Microsite, patch, and landscape conditions may interact to influence nest predation. In northern Minnesota, silvicultural and agricultural practices may be involved in recent increases in nest predators and regional declines in several ground-nesting songbirds. To examine this problem, we evaluated 17 hierarchical models of predation on Ovenbird (Seiurus aurocapilla) nests that included microsite variables, distances to edges, and amount of core forest within a 2-km radius surrounding six study plots. During 2000 and 2001, 157 Ovenbird nests were monitored to estimate nest predation rates. A model that included the main effects of litter depth and core forest area and an interaction term between the two best described variation in predation on Ovenbird nests (AICc weight = 0.83). The nest predation rate from this model was 0.51 ± 0.01 (mean ± SE), assuming mean values of litter depth and amount of core forest. Shallow litter was associated with higher nest predation in three plots surrounded by less core habitat (40-60 ha), whereas there was no relationship in three plots surrounded by more core area (100-150 ha). Management that promotes deep leaf litter and the maintenance of large, intact forest tracts will likely benefit Ovenbirds and other forest songbirds.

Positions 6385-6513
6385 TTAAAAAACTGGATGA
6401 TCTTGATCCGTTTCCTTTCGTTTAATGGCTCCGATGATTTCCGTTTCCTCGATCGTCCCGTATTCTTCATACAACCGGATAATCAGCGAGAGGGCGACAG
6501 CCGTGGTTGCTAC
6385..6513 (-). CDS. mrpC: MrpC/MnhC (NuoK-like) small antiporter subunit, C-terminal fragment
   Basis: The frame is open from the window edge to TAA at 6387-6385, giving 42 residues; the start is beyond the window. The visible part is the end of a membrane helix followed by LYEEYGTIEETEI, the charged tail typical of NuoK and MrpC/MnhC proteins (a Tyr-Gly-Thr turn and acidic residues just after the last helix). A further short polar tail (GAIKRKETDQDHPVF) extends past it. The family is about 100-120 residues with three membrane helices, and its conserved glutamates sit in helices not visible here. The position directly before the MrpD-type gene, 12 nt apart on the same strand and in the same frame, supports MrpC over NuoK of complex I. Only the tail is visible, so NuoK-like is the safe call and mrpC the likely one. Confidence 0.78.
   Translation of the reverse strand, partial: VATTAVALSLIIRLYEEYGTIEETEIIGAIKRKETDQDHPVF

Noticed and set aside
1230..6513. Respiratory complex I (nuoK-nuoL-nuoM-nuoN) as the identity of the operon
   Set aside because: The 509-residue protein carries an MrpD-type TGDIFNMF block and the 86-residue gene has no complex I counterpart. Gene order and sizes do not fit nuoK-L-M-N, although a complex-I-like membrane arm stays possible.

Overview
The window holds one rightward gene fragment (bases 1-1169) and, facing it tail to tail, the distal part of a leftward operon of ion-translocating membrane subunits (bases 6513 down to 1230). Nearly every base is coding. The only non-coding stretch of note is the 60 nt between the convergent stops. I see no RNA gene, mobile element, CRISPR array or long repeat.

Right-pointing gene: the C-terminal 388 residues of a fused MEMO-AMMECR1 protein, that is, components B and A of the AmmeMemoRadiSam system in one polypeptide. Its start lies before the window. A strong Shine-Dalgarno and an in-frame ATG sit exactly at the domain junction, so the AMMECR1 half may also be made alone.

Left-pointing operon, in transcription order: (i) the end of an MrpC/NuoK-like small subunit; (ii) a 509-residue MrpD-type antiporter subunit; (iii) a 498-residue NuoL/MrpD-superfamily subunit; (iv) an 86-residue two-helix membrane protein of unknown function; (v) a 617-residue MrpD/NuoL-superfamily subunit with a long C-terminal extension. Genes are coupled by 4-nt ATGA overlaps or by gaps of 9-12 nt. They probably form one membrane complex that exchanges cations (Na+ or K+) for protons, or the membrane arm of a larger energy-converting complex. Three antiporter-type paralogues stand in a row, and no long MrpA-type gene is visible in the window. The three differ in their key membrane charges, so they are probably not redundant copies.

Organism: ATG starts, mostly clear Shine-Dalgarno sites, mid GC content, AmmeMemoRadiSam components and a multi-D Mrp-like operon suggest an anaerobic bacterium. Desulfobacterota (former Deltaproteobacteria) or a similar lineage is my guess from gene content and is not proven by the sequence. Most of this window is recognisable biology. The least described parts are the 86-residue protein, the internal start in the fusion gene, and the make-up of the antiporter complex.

|Original language||English (US)|
|Number of pages||15|
|State||Published - Jan 2006|
- Ground-nest predation
- Information-theoretic approach
- Neotropical migratory songbirds
- Seiurus aurocapilla